Leaders eye offshore energy production - WMBFNews.com, Myrtle Beach/Florence SC, Weather

Leaders eye offshore energy production

By Kyle Grainger - bio | email

MYRTLE BEACH, SC  (WMBF) -  Grand Strand leaders met with state leaders and energy representatives Wednesday to learn more about drilling for oil and gas off of the Carolina coast.

State leaders have been studying the idea and are set to release a report in about two weeks on the feasibility of drilling for oil or exploring any other energy resources off the coast. 

Many of those at the meeting say they haven't completely made up their mind either way on the issue, but don't want South Carolina to be left behind if other states go that route.

Sen. Paul Campbell of Berkeley County is the co-chair for the South Carolina Natural Gas Exploration Feasibility Study Committee.  This group has been looking at the possibility of drilling since 2007.

"If this country wants to become energy independent, then we need to be doing what we can in the United States and here in South Carolina to find energy if it exists," said Campbell. "We want to protect the environment. We want to protect tourism. At the same time, if there are resources off shore, we feel like we have to go after those resources."

The group has found that natural gas and oil could be as close as 50 miles off shore, which would be far enough out to not be seen from the coastline. It's an idea that was pleasing to Grand Strand tourism leaders.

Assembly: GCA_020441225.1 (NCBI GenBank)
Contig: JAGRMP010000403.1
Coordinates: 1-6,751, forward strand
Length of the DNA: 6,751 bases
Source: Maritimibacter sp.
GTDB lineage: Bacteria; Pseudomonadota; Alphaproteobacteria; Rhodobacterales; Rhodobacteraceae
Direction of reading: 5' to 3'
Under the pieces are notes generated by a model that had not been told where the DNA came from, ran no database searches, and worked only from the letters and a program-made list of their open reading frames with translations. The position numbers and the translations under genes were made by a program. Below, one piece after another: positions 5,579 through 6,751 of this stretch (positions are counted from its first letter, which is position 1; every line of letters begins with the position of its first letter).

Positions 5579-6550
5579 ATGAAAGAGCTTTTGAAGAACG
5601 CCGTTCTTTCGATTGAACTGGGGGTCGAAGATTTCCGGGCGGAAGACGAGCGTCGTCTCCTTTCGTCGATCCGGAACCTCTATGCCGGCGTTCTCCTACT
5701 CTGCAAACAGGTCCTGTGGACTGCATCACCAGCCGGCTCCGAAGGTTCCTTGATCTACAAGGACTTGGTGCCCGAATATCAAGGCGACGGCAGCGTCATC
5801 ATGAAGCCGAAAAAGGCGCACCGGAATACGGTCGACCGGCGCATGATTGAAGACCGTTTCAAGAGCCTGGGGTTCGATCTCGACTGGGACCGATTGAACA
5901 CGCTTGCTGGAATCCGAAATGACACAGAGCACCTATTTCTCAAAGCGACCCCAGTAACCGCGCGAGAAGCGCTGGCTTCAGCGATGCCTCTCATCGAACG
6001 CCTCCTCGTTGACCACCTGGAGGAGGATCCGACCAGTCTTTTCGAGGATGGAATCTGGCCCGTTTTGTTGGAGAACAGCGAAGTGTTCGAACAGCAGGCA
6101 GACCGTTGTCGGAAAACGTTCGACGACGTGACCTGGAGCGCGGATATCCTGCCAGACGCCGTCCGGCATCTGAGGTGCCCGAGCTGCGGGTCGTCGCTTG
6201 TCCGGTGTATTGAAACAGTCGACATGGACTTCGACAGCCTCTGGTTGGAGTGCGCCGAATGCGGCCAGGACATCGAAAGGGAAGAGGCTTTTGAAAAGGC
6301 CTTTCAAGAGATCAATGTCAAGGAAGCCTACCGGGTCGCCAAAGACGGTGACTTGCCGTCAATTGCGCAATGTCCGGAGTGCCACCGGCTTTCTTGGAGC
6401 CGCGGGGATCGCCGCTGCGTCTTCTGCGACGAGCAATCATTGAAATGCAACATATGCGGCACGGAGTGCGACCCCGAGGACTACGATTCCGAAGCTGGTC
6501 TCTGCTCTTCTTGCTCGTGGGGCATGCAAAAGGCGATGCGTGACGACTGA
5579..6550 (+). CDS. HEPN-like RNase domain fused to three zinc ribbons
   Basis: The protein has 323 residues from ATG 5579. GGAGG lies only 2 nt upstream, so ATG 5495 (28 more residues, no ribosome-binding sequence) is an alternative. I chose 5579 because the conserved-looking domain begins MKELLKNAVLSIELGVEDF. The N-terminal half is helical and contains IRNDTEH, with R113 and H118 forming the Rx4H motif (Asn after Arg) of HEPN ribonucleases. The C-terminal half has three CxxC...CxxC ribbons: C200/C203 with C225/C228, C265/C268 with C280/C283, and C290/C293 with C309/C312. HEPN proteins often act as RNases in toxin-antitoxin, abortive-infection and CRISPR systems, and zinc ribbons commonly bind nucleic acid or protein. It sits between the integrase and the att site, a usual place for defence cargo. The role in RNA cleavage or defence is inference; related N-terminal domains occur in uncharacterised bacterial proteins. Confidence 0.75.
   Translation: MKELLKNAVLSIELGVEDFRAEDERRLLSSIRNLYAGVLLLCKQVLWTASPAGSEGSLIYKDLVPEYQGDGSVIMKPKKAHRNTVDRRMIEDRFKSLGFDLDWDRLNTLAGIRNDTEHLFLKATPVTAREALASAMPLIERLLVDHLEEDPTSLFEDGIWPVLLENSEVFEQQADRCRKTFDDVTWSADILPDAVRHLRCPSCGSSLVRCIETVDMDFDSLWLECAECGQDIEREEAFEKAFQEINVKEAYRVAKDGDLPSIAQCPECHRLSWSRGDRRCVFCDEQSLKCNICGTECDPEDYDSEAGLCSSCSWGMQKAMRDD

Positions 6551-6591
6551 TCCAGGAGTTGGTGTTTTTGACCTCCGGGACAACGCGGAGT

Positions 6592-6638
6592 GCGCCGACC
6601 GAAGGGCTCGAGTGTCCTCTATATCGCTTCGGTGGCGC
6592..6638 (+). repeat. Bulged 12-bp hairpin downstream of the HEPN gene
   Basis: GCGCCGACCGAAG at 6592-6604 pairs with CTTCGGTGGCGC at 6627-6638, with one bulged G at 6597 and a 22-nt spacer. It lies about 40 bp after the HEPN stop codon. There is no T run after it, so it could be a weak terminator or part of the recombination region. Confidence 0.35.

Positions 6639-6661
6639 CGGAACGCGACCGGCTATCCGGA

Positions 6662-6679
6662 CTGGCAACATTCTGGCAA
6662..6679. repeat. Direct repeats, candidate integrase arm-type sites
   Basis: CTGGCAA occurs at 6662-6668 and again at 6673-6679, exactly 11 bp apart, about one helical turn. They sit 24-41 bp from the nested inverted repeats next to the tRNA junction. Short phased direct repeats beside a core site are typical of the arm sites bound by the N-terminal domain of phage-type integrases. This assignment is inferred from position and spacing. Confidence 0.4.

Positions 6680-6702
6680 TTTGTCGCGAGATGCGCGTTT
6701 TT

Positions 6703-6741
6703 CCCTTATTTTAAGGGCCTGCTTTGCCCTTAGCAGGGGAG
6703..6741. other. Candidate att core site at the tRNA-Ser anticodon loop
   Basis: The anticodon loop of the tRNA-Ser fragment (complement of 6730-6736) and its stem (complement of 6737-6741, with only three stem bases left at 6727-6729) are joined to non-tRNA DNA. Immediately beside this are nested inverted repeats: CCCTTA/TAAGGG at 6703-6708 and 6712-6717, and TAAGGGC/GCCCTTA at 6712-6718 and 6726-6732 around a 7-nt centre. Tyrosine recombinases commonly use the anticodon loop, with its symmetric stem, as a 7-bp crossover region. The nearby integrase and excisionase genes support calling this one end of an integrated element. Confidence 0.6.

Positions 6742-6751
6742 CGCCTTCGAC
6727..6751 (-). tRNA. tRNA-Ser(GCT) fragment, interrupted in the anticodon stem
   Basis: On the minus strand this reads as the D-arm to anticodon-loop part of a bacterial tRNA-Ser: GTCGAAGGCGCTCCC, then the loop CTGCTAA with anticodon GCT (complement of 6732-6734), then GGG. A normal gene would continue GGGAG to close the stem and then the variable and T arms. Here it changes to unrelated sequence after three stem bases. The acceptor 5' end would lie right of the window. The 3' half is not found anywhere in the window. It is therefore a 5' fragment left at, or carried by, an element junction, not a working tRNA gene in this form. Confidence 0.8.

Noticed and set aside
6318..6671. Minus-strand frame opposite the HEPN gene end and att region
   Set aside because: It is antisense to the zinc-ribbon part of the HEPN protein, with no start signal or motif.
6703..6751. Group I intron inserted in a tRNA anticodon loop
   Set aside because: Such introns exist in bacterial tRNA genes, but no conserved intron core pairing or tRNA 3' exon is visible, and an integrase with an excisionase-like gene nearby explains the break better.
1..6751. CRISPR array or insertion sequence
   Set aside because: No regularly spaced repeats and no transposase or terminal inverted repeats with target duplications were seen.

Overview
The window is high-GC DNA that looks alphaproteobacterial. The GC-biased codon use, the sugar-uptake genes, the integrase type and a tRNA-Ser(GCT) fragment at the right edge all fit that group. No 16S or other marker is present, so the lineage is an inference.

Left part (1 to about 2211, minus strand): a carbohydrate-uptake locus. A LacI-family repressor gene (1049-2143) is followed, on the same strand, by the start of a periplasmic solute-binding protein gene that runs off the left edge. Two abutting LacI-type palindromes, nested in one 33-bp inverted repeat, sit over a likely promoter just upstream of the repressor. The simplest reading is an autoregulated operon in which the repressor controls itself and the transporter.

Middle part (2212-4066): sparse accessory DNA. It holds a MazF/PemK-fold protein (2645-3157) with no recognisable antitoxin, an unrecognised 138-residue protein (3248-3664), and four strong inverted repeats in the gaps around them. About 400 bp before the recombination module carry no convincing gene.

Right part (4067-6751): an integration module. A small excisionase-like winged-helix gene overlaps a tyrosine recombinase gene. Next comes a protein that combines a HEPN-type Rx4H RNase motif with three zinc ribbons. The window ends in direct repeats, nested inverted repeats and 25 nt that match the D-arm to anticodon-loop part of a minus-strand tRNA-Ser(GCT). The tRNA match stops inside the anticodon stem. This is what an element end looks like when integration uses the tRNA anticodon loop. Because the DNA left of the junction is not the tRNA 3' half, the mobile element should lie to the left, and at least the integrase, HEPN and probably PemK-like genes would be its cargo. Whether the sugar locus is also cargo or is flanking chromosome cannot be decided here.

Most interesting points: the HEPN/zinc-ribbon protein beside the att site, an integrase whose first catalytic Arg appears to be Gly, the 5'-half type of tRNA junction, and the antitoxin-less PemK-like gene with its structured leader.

"I can't tell you how many of my guests love getting on the balcony at night and watching the view over the beach and I think that's one of the advantages we have," said Steve Chapman, president of the chamber's marketing council and manager at the Island Vista Resort on Ocean Boulevard.

The positives could be the impact on the economy of the state, in terms of job creation.  Campbell said that and lines would come onshore, probably in areas that are suffering from unemployment.  Overall, he says that he hopes South Carolina will lead the way and not be left behind by other states.

With 60 percent of South Carolina's energy coming from coal, Campbell says it's time to look at every available option.

"We need to be looking at the whole equation.  From conservation in coal, natural gas, we need to be looking at the nuclear, we need to be looking at wind, we need to be looking at solar we need to be looking at bio mass," he added.

©2009 WMBF News. All rights reserved. This material may not be published, broadcast, rewritten, or redistributed.

Powered by Frankly